Here Is My Body, Broken For You

A woman’s body is broken for her children in a way a man’s can never be. We carry our children for nine months — and then an other nine months, and another, until they are simply too big to carry, and then we can only hold. Our bodies are changed forever: stretch marks and scars, feet perhaps a different size or shape, hips wider than before, breasts perhaps larger, suffering the lingering after-affects of gestational diabetes or loose joints or back pain, RSI in wrists and elbows – not Tennis Elbow, but Mother’s Elbow, holding them when you are just so physically sore that you can’t possibly hold them any longer, our bodies are broken down again and again and again.

I can carry two giant bags of dog food by myself, thanks Mr Pet Store Man: I have mother’s arms.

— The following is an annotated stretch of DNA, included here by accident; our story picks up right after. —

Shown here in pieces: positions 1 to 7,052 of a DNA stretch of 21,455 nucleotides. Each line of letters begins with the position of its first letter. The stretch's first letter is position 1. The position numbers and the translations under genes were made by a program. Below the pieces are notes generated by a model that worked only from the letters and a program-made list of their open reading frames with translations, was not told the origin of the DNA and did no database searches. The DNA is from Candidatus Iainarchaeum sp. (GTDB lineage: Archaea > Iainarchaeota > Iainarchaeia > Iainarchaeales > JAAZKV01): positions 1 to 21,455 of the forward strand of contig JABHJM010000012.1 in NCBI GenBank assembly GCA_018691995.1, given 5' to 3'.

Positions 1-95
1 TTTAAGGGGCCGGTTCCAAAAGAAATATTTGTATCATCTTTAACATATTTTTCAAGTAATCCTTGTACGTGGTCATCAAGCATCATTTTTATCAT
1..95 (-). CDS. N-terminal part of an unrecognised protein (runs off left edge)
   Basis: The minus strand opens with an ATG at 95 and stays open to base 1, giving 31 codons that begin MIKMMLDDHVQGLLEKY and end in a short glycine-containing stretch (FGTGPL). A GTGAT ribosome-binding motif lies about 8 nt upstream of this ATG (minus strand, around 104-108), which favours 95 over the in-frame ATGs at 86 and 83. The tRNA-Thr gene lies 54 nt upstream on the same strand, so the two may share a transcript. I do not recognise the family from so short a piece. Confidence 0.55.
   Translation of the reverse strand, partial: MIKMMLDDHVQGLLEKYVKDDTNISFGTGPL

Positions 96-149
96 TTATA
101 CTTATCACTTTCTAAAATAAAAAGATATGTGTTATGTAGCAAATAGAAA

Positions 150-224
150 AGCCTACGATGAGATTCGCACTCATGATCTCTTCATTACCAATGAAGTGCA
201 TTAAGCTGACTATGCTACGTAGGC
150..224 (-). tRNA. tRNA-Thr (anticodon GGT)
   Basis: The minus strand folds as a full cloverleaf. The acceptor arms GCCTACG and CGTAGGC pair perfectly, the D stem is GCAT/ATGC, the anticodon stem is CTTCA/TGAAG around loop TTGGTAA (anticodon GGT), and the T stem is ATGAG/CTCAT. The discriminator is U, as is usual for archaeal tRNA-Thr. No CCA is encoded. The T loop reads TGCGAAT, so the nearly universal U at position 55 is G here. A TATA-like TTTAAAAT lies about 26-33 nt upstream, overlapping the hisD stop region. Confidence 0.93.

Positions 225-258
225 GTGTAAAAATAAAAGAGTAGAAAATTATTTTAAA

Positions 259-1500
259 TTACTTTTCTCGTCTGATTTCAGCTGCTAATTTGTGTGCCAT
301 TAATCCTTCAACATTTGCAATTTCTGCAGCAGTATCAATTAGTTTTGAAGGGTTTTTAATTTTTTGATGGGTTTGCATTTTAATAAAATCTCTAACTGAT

Can you please carry the baby upstairs for me, husband? My wrists are broken and I can’t face one more stair climb.

Our bodies are broken, and rebuilt; we are weakness, we are strength.

Christ said it best: Here is my body, child, broken for you.

“Stories are supposed to lift people UP!”

Having just had a discussion with my husband last night about writing dark-ish stories, this is so on point.

If you do just one random thing today, let it be this. This is the most powerful expression of why dark stories need to exist.

It’s pictures, and it’ll take you all of a minute to read. Head over to Akimbo Comics and have a look now.